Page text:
Today's businesses require bold, visionary leadership.

On April 28-30th in Madrid, Partners convened for Friisberg's 116th Global Conference.

This conference had a particular focus on  "Energy and Infrastructure" which involved dynamic presentations and discussions that addressed the future of the sector.

Our guest speakers, Rosa Mª Sanz García, Andreas Nauen, Florian Klein and Alberto Martín Rivals led a discussion on how the world of Energy has changed significantly during the last one to two decades including the “5-D” set of trends:

These already appear as the new normal in the objectives of the Executive levels in regional as well as global energy organizations.

It was especially useful to hear from a client in renewables, with operations in dozens of countries around the world, and discuss strategies for securing the specialist leadership talent they need.

We understand that today's shifting business climate commands constant growth and innovation. To face all the challenges, we must encourage our clients to INNOVATE and for this,  the most important ingredient is PEOPLE.

Whilst the conference itself gave us the opportunity to extend our knowledge, it is always a great pleasure to meet with colleagues and friends from different countries.

When Jorgen Friisberg established our firm in 1977, he set the standard for a profession that always seeks to discover that rare talent - talent capable of launching businesses to new heights; talent that conditions future leaders for high endurance decision making, and talent to activate organizations to accelerate ahead of the competition.

We would like to thank everyone who attended our conference, and for our Spanish office who organised such a great event.

Talent in the Green Energy Sector

The energy transition was born in Germany in the 1980s and is now well known with the word “Energiewende”.

It has now become a global megatrend with the growing necessity to transform energy generation and reduce carbon emissions. In 2015, France implemented the "Energy Transition Law" aimed at developing a new energy model, "Green Growth", and so contributing more effectively to the fight against climate change.

The targets appear clear accelerated by the current situation in Ukraine: Reduce fossil fuels and transform the entire energy systems to a carbon neutral generation with renewable energies and hydrogen.

To achieve the European Climate Deal targets by 2050, France's objectives are to increase the use of renewable energies from 12% to 32% of final consumption, to reduce final energy consumption by 50% and to diversify electricity production, in particular by reducing the share of nuclear power (40% to date). The main efforts will have to focus on housing and transport, which together consume 80% of national energy.

As this example from France shows, this global and progressive transformation will of course affect us all, including with the emergence and development of new professions. Generally speaking, for the past 10 years, global renewable energy employment has been booming:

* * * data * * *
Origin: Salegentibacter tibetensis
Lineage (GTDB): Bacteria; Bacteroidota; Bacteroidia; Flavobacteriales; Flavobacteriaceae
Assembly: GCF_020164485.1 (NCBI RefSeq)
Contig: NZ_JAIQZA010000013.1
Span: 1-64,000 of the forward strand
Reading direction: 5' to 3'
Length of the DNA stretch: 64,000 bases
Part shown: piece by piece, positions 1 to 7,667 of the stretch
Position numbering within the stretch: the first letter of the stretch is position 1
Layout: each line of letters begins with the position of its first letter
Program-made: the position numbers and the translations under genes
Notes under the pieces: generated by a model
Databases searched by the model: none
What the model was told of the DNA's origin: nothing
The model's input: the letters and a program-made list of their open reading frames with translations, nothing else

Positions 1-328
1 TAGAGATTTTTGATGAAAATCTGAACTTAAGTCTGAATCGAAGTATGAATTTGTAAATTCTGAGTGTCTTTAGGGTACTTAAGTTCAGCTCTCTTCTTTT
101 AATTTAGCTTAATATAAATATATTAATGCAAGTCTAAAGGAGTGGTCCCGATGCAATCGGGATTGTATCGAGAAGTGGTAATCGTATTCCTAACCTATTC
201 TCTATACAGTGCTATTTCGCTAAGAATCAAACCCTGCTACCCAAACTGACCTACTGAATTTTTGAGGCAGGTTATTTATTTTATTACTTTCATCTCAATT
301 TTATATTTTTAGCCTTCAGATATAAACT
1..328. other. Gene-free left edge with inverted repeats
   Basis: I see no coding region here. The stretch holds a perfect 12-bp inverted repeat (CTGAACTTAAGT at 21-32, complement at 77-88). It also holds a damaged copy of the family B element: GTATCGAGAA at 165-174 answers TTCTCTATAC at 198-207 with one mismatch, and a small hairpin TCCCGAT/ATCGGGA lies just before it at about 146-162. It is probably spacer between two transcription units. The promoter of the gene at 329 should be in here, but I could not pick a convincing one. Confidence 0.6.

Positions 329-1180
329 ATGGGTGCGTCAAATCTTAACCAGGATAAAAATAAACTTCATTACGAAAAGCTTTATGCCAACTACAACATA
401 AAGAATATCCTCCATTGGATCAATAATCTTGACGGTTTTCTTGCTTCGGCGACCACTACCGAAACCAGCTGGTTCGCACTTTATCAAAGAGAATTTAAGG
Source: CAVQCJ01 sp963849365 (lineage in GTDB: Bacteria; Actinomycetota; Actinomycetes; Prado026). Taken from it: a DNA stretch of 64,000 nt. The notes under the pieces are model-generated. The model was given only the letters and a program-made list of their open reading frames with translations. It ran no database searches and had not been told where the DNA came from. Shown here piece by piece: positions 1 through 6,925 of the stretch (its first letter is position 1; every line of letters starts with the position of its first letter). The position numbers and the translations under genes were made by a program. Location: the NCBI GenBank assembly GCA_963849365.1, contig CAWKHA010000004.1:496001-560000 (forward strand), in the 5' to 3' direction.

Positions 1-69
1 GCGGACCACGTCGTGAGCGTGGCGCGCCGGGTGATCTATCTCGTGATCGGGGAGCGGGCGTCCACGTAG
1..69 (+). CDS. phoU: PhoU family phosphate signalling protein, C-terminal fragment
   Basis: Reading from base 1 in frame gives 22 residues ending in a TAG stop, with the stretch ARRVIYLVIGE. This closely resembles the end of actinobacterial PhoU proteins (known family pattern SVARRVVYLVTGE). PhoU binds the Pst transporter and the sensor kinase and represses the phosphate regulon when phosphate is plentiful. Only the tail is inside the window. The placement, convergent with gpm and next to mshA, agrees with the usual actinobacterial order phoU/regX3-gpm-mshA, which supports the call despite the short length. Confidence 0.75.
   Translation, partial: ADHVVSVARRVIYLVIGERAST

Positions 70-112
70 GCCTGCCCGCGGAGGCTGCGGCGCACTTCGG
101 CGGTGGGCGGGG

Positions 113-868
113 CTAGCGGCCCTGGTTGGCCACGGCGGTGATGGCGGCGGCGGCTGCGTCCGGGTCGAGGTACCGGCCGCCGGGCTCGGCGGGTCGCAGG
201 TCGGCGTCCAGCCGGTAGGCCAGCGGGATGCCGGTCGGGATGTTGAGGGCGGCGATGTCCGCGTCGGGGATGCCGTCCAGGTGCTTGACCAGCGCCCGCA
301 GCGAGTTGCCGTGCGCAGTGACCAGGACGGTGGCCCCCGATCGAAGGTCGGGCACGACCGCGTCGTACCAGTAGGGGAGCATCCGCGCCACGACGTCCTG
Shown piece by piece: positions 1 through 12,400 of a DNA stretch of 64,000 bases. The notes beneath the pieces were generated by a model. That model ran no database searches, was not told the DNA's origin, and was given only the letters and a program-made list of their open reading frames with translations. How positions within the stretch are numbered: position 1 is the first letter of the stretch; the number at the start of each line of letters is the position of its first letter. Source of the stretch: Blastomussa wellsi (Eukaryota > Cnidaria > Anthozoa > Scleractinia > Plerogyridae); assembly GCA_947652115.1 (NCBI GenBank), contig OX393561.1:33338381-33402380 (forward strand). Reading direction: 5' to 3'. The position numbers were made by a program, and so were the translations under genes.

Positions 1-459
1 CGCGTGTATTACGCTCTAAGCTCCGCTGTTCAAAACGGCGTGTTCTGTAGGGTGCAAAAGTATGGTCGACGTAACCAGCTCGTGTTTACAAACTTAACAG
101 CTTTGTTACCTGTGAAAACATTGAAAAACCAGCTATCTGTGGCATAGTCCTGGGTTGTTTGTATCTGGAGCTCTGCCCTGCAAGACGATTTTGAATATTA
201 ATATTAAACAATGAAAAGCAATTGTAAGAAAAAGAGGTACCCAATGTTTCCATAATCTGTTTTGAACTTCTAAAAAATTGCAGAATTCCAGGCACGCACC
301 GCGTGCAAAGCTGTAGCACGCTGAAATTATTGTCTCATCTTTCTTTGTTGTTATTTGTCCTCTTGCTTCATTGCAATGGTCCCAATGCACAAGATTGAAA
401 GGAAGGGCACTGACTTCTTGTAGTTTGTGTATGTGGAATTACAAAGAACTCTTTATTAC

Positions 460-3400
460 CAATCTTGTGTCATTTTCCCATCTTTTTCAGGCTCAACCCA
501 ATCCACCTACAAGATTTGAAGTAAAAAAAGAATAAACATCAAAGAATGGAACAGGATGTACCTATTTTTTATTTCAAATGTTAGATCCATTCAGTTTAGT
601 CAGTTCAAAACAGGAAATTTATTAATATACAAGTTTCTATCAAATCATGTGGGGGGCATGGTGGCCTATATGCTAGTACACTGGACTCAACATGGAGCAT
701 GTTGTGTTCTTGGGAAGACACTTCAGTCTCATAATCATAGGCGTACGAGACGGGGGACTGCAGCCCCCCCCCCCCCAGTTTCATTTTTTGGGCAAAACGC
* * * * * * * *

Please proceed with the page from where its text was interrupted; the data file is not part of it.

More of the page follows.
In the solar sector, employment in France will rise from 18.000 in 2020 to 25.000 in 2028. One reason companies are recruiting so much is because they have to cope with the exponential growth in demand for equipment.

The energy transition needs talented leadership.

The 250 main players have hiring plans for 2022 and this seems to be only the starting point. That is 40 to 100 jobs to be created per company. In demand are engineers, financial engineers, project managers, IT experts with relevant skills and executives, who are able to lead an energy transition on a large scale.

The critical competition for talent is a burning topic for transforming energy companies.

In France, ENEDIS, the EDF subsidiary, is seeking to recruit 2,000 people, has set up recruitment hubs in many French cities in order to attract talent directly on the ground. But also the large Oil companies such as BP, Shell, Exxon and Total, and in Germany RWE and E.ON are desperately seeking a talented executive workforce to orchestrate this energy transition.

From the point of view of the economy this is critical as there is clearly competition for the best talents and companies tend to search for employees with a ready to start skillset. As a consequence companies are trying to hunt for talent from their competitors. An increase of salary level is to be expected as companies tend to pay retention bonuses to avoid “bloodletting” of their competencies. Experience from our own international executive research shows that currently the willingness to change jobs has focused on expert levels but also executive levels have significantly decreased.

Not only from the perspective of the EU economy, but it makes sense elsewhere to attract excellent talent from other industries which are also in transformation but with less future certainty, such as automotive industry.

The energy transition needs leadership competence. 

Bearing this in mind it makes sense for the energy,  engineering and manufacturing sectors to put effort into reducing their carbon footprint and to elicit support from a trusted international Executive Search partner - one who has an in depth knowledge of the market and relevant industry networks.

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